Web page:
Choo Cheering, Here I Come!

This weekend is IRONMAN 70.3 Chattanooga.  You may remember that I very excitedly registered for this race back in September.  Clearly, I’m not racing.  But that doesn’t mean I’m not going.

I’m headed to Chattanooga this weekend to cheer on my teammates and a whole bunch of strangers (who really are just friends you haven’t met yet).  I’m really looking forward to the weekend.  I thought I would be dreading it a little bit, what with not being able to race, but I think because I’m clearly still in no shape to race (or at least run a half marathon), it’s less of a struggle.  And even if my hip were in good shape, just taking a month off and then getting into race shape in less than two months would have been a bit of a nightmare.  Definitely high stress and hard on my body.

I’m glad I made the decision to still go to Chattanooga.  Sure, I could totally use the money I’m spending on accommodations to help fix the dent in my budget from all of the medical expenses, but I think if I stayed home, I would spend the weekend being sad that I wasn’t there and feeling sorry for myself for being injured (plus splitting a house with three other ladies means it’s not terribly cost-prohibitive).

I’m also really, really excited to go cheer.  So many of my Coeur and Collective Beat teammates are going to be at the race, many of whom I haven’t yet met in person.  I’m so excited to give so many hugs.  And of course, to scream at strangers on the street for most of the day.  I have my cowbell packed.  My goal is to drive the people around me absolutely crazy with my antics.  I think I can do it.

I’m planning to be all over Instagram with updates from race weekend, so if you’re interested, make sure you’re following me!



Training has officially begun

Kanenori / Pixabay

So my first race of the season is in 7 weeks, and I’m finally officially back in full training mode.  Structured workouts, following a plan, the whole kit and caboodle.

No, I don’t think you should only train for an olympic triathlon for 7 weeks.  But hey, I live on the edge.

All along, I’ve been saying that my only goal for Williamsburg is to finish the race in as little pain as possible.  So if that means walking the entire 10k run, so be it.  However, I’m starting to mentally set some race goals.

The time limit for the race is 4:30.  Given my race performance there over the past two years, I’m not terribly worried about that, though you had better believe it’s going to be on my mind until I get off the bike and find out how much time I have left.  If all goes as planned, I should be on the run with at least 2 hours to spare.  I can absolutely walk a 10k in 2 hours.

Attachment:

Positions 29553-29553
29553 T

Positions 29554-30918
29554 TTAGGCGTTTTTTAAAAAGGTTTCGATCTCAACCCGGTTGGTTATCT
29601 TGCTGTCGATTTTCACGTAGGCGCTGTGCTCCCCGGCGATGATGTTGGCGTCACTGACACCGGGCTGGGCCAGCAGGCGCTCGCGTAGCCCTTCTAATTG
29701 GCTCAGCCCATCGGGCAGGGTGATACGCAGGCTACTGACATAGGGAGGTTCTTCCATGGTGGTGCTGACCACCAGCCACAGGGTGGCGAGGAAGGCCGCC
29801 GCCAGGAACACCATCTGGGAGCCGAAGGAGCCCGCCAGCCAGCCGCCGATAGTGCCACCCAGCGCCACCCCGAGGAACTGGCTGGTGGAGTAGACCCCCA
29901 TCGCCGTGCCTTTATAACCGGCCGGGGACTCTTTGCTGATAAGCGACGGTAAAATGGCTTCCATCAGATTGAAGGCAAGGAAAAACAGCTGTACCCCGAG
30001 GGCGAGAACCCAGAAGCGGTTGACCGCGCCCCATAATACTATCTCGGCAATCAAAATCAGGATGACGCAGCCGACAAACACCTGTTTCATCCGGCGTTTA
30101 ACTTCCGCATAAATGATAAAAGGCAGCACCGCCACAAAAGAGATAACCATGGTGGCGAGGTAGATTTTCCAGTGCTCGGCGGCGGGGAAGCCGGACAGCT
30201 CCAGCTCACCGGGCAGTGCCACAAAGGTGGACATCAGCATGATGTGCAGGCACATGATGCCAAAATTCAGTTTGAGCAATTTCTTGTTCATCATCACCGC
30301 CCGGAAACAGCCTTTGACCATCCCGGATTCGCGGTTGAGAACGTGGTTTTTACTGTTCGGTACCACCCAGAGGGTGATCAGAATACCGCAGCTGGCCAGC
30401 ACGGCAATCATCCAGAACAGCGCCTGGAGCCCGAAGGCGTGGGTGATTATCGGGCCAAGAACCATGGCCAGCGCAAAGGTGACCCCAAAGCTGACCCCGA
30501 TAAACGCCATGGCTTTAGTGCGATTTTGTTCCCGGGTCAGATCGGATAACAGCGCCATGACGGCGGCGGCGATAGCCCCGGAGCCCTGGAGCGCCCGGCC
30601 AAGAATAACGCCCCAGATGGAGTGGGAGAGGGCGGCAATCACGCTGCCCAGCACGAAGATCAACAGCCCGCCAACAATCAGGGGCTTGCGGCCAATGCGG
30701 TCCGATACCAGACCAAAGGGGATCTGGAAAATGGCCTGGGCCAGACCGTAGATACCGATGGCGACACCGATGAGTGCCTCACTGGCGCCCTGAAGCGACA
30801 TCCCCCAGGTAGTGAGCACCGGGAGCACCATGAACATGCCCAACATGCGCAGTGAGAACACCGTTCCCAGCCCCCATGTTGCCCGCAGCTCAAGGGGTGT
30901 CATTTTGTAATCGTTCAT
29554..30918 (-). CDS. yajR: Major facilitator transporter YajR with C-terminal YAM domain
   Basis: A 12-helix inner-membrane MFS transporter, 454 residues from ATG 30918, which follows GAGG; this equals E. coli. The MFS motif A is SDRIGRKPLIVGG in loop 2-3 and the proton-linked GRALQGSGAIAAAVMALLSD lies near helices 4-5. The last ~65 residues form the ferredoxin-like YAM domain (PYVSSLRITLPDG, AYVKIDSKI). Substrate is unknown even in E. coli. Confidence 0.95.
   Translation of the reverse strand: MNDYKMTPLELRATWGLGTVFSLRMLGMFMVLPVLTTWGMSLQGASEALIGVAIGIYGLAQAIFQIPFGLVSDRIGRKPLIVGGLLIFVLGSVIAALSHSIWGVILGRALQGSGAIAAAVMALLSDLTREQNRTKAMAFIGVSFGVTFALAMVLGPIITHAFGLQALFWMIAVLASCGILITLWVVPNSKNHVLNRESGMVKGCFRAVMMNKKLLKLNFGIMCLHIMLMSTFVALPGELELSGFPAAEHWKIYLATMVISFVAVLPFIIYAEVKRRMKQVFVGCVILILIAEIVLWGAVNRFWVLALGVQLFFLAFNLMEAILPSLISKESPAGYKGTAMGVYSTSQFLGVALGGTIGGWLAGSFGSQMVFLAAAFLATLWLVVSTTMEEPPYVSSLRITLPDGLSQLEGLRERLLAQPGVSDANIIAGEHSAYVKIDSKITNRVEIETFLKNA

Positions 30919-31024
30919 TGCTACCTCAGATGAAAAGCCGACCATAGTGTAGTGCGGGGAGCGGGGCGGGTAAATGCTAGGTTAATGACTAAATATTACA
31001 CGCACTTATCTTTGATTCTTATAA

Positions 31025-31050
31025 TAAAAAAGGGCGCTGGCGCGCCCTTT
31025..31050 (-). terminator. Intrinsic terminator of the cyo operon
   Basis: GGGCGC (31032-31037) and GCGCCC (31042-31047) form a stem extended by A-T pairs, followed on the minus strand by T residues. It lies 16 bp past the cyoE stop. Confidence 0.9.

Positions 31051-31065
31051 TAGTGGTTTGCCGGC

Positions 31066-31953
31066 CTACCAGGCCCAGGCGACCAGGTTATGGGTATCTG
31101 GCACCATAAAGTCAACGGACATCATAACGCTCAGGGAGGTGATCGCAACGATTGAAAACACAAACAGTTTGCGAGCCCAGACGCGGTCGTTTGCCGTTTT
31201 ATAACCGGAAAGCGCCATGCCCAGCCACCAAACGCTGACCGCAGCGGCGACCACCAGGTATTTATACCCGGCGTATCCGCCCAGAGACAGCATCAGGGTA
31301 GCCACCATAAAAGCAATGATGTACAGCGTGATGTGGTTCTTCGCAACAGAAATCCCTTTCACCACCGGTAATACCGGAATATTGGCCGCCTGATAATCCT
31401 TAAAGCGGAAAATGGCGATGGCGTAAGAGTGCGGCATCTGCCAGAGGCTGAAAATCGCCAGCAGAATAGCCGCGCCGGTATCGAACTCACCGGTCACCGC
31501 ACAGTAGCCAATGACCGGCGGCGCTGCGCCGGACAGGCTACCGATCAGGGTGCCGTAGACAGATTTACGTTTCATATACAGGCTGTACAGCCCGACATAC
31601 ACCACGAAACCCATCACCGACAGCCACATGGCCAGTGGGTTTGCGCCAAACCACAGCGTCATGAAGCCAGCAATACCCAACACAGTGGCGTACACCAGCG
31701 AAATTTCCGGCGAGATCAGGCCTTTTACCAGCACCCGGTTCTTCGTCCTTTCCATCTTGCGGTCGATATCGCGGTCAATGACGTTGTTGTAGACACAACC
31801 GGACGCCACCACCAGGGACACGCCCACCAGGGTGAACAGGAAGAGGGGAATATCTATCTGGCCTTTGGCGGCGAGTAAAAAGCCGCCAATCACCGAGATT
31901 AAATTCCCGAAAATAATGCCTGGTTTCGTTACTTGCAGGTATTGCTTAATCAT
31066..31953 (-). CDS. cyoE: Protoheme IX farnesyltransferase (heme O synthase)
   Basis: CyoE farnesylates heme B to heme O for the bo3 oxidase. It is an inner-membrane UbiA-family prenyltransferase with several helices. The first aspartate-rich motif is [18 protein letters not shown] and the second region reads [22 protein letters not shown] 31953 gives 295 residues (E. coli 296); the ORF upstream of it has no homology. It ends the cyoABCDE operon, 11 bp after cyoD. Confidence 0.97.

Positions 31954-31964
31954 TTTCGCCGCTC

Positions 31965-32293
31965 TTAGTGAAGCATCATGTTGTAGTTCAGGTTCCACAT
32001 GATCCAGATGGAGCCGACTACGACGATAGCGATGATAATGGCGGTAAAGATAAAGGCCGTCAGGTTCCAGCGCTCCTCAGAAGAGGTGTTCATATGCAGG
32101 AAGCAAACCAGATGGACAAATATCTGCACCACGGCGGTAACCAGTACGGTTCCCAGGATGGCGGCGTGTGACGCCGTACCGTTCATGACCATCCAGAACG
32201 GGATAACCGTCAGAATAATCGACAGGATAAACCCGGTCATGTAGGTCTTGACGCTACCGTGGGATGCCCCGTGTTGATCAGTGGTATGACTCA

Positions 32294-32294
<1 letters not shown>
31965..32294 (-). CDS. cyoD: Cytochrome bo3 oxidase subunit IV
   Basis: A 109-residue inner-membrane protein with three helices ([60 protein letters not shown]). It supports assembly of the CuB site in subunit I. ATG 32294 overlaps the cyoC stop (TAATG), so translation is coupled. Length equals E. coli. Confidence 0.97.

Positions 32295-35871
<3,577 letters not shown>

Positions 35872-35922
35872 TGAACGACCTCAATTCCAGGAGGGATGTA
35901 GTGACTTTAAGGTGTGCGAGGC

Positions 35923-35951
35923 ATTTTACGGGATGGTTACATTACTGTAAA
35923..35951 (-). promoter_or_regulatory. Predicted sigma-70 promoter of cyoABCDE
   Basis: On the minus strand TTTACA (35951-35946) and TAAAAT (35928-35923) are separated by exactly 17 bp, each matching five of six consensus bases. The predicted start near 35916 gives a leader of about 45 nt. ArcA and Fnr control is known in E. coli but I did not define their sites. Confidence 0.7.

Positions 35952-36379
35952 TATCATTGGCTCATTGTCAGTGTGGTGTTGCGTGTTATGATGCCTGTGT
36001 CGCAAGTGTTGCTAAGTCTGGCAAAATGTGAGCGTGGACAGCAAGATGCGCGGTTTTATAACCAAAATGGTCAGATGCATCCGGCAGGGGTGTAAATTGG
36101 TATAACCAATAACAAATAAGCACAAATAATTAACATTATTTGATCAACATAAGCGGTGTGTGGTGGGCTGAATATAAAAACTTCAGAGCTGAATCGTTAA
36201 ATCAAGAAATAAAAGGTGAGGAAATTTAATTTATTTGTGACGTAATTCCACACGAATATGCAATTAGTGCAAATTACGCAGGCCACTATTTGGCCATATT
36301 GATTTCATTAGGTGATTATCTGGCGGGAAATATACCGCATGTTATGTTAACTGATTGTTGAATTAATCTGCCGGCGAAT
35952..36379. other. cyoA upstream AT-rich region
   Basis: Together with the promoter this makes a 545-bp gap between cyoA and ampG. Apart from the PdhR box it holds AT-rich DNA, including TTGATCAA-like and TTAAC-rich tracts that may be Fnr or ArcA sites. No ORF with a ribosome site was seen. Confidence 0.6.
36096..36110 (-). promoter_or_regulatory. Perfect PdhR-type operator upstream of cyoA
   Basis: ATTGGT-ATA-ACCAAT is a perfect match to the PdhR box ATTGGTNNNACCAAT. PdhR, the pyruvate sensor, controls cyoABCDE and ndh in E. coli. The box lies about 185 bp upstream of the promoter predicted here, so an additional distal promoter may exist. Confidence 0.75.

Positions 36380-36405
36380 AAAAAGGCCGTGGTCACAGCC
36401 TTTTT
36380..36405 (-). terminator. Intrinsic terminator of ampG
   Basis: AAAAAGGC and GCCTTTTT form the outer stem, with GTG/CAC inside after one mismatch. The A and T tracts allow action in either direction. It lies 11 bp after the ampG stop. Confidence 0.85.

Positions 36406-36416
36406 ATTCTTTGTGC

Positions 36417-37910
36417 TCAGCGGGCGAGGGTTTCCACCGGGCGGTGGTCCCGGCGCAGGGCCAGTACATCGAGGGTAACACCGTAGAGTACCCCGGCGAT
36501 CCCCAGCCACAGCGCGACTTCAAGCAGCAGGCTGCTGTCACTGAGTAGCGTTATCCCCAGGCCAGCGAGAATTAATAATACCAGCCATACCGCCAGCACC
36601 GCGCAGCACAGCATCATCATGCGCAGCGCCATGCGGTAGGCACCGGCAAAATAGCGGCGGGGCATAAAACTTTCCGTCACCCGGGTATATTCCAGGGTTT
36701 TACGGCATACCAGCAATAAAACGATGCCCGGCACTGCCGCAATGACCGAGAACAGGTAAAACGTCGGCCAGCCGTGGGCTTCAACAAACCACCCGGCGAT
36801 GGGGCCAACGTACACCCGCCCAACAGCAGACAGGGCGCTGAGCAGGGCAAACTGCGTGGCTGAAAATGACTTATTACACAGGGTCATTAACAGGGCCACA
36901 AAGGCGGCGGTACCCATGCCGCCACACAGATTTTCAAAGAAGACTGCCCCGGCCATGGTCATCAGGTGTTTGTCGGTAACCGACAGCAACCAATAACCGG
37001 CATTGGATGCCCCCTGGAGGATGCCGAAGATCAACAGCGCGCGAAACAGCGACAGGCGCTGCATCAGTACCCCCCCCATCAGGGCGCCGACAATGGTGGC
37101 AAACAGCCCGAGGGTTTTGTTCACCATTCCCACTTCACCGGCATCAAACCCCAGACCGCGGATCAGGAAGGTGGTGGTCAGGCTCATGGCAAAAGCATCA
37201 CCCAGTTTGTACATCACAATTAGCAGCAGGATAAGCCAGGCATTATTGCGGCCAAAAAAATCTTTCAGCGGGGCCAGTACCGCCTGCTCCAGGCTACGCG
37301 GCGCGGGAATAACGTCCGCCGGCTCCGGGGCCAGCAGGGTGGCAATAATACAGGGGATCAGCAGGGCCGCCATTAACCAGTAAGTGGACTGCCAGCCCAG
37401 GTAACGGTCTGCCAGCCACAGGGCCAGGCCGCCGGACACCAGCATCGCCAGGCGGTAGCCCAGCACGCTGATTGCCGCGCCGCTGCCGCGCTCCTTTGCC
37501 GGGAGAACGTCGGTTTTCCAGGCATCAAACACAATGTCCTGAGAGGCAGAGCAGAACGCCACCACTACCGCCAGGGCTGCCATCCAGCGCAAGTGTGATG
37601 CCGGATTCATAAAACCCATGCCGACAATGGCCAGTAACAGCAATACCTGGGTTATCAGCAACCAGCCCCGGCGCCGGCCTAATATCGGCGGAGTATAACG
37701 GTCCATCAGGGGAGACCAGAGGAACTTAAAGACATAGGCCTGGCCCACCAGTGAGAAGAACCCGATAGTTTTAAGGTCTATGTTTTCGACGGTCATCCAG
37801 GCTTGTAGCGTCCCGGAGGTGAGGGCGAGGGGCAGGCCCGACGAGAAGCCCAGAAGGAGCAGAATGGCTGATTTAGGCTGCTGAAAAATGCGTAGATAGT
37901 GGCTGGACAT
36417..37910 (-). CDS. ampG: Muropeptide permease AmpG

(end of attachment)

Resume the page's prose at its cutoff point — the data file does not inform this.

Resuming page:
But the hope is that I won’t totally be walking.  I’m slowly (slowly) easing my way back into running.  So slowly that my next walk/run workout involves exactly five 30 second easy jogs.  It’s going to be a far cry from last year’s PR, but I’m okay with that.  I’m excited to get back out there and be able to race something!

I’ll be honest – I know it won’t be all sunshine and rainbows.  It’s hard when you have a setback like this, especially since last season was so phenomenal.  Reframing my expectations means everything.  This year is just a bit of a stepback year, time for recovery and rebuilding, and then next year, I can once again attack the course with full strength.

Race Insurance – Worth it?

stevepb / Pixabay

In a couple of weeks, I will be at IM 70.3 Chattanooga to cheer on my friends (and all the strangers).  I was initially registered to race, but obviously, with my body falling  apart upon turning 37 (kidding… sorta), I had to pull out.

Thankfully, I had purchased the race insurance, so I got my money back.  I had another few races that I also had to pull out of, but hadn’t purchased insurance for those, so I was just out the money.

I’ve seen a few questions out there about how IRONMAN race insurance works, so I thought I would share my experience.  In short, in my opinion, race insurance is absolutely worth it.

IRONMAN Race Insurance is provided by Allianz, a pretty well-known travel insurance company.  If you’ve purchased travel insurance before, it’s possible you’ve had an Allianz policy.  For the 70.3, the insurance cost $40 and covered the full $297.00 race registration, which included the processing fees.  Basically, if I had to pull out of the race for a covered reason, I would get everything back save for the $40 fee.

When it comes to a 70.3 or 140.6, most of us are usually thinking about injury.  If I get injured, can I pull out of the race without penalty.  And the answer is yes, assuming you can get a doctor to fill out the form.  But there are a lot of other covered circumstances as well, including:

  • travel delay
  • death of a family member (or yourself)
  • job relocations or layoffs
  • jury duty
  • vehicle issues, including traffic accidents

Nuclear contamination is specifically not covered.  In case you were wondering.

Pregnancy is a big question mark, and I will say that the information isn’t clear in the policy as to whether you are covered if you get pregnant after you register for the race.  The way it’s phrased is that pregnancy is a covered condition if “your physician advises you to not attend the event for which the ticket was purchased.”  However, later in the document, it says that normal pregnancy is not covered.  I suspect this is because this type of policy is a general event ticket policy and not specific to a race.  For example, say you had event protection for a big concert and you found out you were pregnant.  In general, for a normal pregnancy, you could likely attend a concert at five months pregnant.  But your doctor may not want you doing a 70.3 at five months pregnant.  I’m not the expert, of course, so I would recommend calling the insurance company before signing up.  I have heard from friends who have used the insurance option upon getting pregnant, so that’s a promising sign.